Anthopoulos, Thomas D.
KAUST DepartmentKAUST Solar Center (KSC)
Physical Science and Engineering (PSE) Division
Material Science and Engineering Program
KAUST Grant NumberOSR-2018-CARF/CCF-3079
Online Publication Date2020-10-11
Print Publication Date2020-11
Permanent link to this recordhttp://hdl.handle.net/10754/665549
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AbstractMetal halide perovskites (MHPs) have emerged as a frontrunner semiconductor technology for application in third generation photovoltaics while simultaneously making significant strides in other areas of optoelectronics. Photodetectors are one of the latest additions in an expanding list of applications of this fascinating family of materials. The extensive range of possible inorganic and hybrid perovskites coupled with their processing versatility and ability to convert external stimuli into easily measurable optical/electrical signals makes them an auspicious sensing element even for the high-energy domain of the electromagnetic spectrum. Key to this is the ability of MHPs to accommodate heavy elements while being able to form large, high-quality crystals and polycrystalline layers, making them one of the most promising emerging X-ray and γ-ray detector technologies. Here, the fundamental principles of high-energy radiation detection are reviewed with emphasis on recent progress in the emerging and fascinating field of metal halide perovskite-based X-ray and γ-ray detectors. The review starts with a discussion of the basic principles of high-energy radiation detection with focus on key performance metrics followed by a comprehensive summary of the recent progress in the field of perovskite-based detectors. The article concludes with a discussion of the remaining challenges and future perspectives.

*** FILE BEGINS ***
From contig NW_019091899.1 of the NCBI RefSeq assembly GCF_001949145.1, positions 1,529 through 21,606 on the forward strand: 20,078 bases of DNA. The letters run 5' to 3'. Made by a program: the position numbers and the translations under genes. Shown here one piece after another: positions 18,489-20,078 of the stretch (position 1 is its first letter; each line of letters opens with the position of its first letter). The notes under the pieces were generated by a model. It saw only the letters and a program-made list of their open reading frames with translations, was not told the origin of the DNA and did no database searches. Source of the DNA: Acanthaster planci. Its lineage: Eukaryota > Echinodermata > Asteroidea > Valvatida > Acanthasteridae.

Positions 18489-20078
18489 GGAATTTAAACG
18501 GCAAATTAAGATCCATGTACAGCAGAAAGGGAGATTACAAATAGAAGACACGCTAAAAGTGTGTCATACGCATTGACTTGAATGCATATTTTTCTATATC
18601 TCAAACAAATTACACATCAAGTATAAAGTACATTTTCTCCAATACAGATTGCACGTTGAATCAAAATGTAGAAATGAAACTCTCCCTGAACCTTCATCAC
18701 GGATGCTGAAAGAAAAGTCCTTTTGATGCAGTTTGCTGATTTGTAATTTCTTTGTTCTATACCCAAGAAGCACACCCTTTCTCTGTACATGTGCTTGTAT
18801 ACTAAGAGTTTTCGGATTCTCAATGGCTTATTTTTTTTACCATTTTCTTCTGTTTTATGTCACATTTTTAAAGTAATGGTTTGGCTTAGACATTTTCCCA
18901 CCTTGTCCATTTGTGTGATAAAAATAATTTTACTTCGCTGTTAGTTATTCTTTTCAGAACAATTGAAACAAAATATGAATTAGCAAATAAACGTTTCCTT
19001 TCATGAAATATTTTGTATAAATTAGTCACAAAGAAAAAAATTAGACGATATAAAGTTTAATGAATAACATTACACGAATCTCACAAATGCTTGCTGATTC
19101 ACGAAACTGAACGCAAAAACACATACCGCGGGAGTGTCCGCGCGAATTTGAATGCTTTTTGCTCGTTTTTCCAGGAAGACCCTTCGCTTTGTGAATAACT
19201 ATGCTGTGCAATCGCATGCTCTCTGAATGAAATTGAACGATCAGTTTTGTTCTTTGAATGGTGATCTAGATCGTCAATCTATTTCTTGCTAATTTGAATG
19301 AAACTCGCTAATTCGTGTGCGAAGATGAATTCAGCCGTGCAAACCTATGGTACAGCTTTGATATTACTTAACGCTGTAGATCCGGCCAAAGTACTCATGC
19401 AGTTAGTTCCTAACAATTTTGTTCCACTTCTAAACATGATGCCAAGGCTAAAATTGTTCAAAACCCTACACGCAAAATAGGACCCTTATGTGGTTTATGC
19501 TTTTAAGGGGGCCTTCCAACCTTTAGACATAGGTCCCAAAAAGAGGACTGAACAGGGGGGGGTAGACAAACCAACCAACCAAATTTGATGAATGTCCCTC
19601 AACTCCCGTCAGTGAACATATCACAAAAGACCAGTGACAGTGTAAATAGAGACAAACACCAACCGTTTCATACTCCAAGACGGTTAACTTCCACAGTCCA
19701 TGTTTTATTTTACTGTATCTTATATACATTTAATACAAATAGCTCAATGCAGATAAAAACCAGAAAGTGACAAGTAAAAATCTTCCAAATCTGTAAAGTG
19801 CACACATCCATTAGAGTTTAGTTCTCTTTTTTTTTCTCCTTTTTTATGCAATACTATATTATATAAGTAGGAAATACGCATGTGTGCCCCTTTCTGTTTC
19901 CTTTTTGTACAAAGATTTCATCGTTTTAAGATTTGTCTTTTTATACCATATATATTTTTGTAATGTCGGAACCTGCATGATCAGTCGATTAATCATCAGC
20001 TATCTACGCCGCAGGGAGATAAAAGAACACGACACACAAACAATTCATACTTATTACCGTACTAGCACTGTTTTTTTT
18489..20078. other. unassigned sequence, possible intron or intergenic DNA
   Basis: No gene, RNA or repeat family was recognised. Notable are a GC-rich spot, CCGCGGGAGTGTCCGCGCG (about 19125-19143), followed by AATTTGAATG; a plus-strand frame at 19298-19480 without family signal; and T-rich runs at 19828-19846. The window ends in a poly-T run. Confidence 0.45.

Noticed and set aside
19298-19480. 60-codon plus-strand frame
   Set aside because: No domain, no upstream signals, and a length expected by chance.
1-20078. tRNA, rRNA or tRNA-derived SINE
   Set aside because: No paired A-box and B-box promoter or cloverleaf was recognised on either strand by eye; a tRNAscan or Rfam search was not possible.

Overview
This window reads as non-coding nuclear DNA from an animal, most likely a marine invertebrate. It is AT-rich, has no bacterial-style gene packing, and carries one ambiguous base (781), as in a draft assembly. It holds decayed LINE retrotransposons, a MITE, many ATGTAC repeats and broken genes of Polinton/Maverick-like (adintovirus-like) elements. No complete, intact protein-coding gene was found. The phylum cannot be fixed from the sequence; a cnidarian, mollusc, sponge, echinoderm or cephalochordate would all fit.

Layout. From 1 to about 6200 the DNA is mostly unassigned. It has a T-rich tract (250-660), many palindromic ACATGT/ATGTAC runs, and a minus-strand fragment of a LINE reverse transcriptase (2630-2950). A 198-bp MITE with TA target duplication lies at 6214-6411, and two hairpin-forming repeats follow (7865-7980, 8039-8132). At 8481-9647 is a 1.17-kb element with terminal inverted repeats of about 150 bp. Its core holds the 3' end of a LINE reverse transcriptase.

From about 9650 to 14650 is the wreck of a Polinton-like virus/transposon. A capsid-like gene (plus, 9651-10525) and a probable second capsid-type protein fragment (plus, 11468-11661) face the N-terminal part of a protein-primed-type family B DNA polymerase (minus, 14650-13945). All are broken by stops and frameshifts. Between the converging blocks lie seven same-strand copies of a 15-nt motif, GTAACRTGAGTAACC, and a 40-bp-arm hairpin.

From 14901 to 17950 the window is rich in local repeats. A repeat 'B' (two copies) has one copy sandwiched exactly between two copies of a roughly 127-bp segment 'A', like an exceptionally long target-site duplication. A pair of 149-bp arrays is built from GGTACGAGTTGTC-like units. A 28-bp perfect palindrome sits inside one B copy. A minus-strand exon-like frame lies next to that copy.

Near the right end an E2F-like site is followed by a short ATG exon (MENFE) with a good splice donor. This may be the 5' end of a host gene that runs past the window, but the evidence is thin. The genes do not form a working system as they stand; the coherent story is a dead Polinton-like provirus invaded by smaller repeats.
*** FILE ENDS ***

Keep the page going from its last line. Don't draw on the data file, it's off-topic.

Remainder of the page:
CitationKakavelakis, G., Gedda, M., Panagiotopoulos, A., Kymakis, E., Anthopoulos, T. D., & Petridis, K. (2020). Metal Halide Perovskites for High-Energy Radiation Detection. Advanced Science, 2002098. doi:10.1002/advs.202002098
SponsorsG.K. and M.G. contributed equally to this work. This publication was based upon work supported by the King Abdullah University of Science and Technology (KAUST) Office of Sponsored Research (OSR) under Award No: OSR-2018-CARF/CCF-3079.
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